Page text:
Code:

    unwrapped studio is a print design boutique established by two creative individuals. Our mission is to transform your raw ideas into jaw breaking results…

    Of course you would need to change the css declarations if you do this.

    # June 5, 2010 at 11:46 pm

    Thanks virtual and cram! It looks like all I needed to do was add the overflow rule to the content_wrapper div, both hidden or auto worked! One more question…

    On that same page, I have a banner (masthead) that spans 1920px, but I don’t want the user to see a horizontal scroll bar if their resolution is smaller than that. So I added the rule overflow : hidden and it got rid of the horizontal scroll bar. The only problem remaining is that the page opens up on the left side, but the design is centered. How do I apply a rule to the body so that the page opens centered in the browser window and not align left?

    PS. Cram I should know better to name my code using the content approach and not the visual approach, especially since I’m reading Transcending CSS! I’ll fix that habits soon enough.

    Code:

    Code:
    body {
    position : relative;
    width : 1920px;
    margin : 0 auto;
    text-align : left;
    text-align : justify;
    overflow : hidden;
    }
    # June 6, 2010 at 3:41 pm

    I am not entirely certain what you are asking. If you can post your work, probably I can take a look.

    In general, as you likely know, to center a div you just use margin: 0 auto; but I don’t think that is what you are asking.

    # June 6, 2010 at 5:08 pm

    My page is designed centered just like the one I linked you. The only difference is, when opened up on browser the first 1/3rd of the page is shown (the left side). What I want the viewer to see when they open my page is the second 1/3rd of my page (the center). Hopefully I’m making sense here.

    # June 6, 2010 at 7:34 pm

    If you look at the css for the site you will see the difference with yours. There is no width on the body tag and the image is positioned center:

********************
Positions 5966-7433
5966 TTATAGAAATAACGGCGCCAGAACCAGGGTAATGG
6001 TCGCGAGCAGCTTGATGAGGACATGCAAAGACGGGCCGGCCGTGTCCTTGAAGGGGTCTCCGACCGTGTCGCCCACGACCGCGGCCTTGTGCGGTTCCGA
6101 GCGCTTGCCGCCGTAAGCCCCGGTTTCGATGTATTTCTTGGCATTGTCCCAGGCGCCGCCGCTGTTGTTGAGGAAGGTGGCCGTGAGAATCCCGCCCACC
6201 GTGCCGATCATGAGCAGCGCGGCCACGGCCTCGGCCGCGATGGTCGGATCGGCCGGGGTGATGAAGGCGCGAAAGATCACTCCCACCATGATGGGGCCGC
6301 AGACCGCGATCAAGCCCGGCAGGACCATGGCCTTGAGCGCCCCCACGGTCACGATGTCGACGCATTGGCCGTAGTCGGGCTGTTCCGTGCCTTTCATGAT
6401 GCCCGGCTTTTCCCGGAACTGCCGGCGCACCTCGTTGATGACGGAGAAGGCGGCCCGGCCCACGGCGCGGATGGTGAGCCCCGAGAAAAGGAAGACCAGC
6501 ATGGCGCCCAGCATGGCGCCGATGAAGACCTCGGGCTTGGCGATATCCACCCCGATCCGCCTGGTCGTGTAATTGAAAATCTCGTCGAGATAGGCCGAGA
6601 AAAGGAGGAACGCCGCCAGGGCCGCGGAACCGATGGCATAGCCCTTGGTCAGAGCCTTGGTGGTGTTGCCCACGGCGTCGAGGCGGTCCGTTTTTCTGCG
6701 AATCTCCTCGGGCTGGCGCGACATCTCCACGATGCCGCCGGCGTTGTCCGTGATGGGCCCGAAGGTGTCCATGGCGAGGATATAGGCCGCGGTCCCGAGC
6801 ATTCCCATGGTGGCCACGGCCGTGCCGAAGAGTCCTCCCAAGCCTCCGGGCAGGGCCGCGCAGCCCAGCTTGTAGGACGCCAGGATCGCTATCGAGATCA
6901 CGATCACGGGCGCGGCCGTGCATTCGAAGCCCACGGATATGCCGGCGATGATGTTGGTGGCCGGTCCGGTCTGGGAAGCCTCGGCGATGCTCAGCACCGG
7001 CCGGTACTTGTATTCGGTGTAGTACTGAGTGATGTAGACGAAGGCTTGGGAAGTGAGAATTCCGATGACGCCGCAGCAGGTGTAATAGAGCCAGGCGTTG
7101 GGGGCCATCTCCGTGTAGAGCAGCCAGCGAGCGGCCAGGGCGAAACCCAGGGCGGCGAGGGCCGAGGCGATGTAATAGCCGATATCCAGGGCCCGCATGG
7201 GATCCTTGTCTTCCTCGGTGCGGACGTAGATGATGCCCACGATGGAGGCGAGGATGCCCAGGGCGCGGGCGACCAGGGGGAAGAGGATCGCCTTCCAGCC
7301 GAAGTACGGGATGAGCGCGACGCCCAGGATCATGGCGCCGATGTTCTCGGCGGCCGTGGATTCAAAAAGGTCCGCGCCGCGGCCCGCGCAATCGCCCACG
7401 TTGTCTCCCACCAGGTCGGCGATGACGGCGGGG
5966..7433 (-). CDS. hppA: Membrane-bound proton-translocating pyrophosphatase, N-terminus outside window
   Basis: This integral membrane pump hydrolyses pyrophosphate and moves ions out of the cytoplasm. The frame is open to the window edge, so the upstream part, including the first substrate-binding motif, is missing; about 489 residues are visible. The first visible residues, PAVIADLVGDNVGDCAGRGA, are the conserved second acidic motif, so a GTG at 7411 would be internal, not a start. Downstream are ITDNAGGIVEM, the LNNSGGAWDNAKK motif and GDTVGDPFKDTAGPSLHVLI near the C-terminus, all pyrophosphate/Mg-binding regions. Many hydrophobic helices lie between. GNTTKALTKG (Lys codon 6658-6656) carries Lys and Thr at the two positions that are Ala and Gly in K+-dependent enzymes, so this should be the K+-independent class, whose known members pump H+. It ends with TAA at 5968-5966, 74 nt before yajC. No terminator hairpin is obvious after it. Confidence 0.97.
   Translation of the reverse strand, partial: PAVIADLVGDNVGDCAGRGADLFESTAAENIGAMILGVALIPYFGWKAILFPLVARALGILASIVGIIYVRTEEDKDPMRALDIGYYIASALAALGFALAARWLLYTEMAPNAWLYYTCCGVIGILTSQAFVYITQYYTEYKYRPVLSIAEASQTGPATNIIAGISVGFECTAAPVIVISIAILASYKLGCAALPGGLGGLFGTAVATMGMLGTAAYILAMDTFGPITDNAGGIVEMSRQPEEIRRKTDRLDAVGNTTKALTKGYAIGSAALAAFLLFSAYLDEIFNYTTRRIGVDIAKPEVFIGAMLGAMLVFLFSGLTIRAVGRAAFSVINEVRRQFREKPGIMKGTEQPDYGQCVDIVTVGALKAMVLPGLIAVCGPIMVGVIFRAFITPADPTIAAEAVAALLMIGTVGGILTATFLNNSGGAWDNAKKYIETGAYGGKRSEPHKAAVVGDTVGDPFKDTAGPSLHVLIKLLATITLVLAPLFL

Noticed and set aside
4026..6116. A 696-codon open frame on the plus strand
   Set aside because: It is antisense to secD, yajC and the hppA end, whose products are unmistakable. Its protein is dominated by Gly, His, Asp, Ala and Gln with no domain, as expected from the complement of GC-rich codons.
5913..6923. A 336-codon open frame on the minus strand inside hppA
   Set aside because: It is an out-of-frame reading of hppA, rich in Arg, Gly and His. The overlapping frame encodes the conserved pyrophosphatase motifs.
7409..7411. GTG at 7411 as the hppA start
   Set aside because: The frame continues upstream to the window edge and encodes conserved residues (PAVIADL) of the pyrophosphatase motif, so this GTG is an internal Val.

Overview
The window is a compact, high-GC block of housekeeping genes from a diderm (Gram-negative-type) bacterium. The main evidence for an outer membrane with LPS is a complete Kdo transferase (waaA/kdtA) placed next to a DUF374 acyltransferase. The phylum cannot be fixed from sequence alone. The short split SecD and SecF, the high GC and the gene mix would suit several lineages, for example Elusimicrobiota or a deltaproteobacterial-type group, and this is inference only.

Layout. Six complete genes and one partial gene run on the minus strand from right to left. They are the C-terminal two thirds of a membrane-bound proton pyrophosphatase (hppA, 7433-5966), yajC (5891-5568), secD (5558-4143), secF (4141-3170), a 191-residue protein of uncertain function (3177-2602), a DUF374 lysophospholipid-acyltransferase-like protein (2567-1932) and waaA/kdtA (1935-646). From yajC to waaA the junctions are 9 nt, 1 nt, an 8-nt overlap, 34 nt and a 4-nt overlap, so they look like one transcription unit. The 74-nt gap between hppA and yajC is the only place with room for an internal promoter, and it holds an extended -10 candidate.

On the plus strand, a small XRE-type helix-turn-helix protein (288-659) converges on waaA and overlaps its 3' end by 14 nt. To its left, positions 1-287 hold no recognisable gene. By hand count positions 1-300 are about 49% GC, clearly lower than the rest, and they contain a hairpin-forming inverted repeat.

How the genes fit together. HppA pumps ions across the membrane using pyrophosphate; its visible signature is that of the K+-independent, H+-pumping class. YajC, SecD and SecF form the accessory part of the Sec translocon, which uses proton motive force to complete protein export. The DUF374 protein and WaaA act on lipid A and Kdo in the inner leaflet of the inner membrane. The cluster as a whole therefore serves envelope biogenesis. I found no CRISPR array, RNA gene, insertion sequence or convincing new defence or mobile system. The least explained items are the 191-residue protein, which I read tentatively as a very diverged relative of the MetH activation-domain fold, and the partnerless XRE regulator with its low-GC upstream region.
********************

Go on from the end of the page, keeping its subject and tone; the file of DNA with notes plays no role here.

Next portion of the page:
background: transparent url(/images/truf_big_logo.png) no-repeat scroll center -1px;

    Then the container is given a width and centered.

    Does that make sense?

    # June 6, 2010 at 11:31 pm

    Take a look at that page’s css to see what is going on: http://trufcreative.com/wp-content/them … imized.css

    Code:
    html{background:url(/images/dots.png) repeat fixed;}
    body{background:url(/images/truf_big_logo.png) no-repeat scroll center -1px;}

    Odd enough, I didn’t even know that you could put a background on the html tag but apparently you can. Cool.

    # June 9, 2010 at 12:50 am

    Got it! Alright, I took a look at the example and I finally have the body and branding sections working out just fine. The only div that is not lined up is the #container div and its contents. I’m at a paradox, how do I define the y-axis of where the #container div begins while simultaneously applying the margin: 0 auto rule?

    Like I said, everything is checking out fine. Its just that the #container div is now sitting under some elements, whereas when it was an AP div it was exactly where I wanted it positioned vertically.

    Code:
    body {
    background-attachment: fixed;
    background-position: 0 0;
    background-repeat: repeat;
    margin: 0 auto;
    }

    #branding {
    background-attachment: scroll;
    background-image: url(navigation/mainBanner.jpg);
    background-position: center -1px;
    background-repeat: no-repeat;
    margin: 0 auto;
    height: 305px;
    }

    #container {
    width: 1069px;
    margin: 0 auto;
    }

    # June 9, 2010 at 2:03 pm

    What is the link to your working file? As for the y on the margin thing. Margin is like this:

    Code:
    margin: top right bottom left;

    To remember this order, it is TRBL pronounced "trouble" which is what you will get if you don’t remember this. You can shorten this even more like so:

    Code:
    margin: (top and bottom) (left and right); or in our case margin: 0 auto;

    This basically mean that top and bottom (y axis) is 0. If you want to bump it down a bit, say 50 pixels:

    Code:
    margin: 50px auto 0;

    This would put 50 pixels at the top, auto on left and right for centering, and 0 at the bottom. Got it? (Ok, I know my examples are not code but I wanted to highlight them like they were.)

    # June 12, 2010 at 1:30 am

    Thanks alot cram, I was able to set the margin and the container dropped to what I had specified.

Viewing 14 posts - 1 through 14 (of 14 total)

You must be logged in to reply to this topic.

*May or may not contain any actual "CSS" or "Tricks".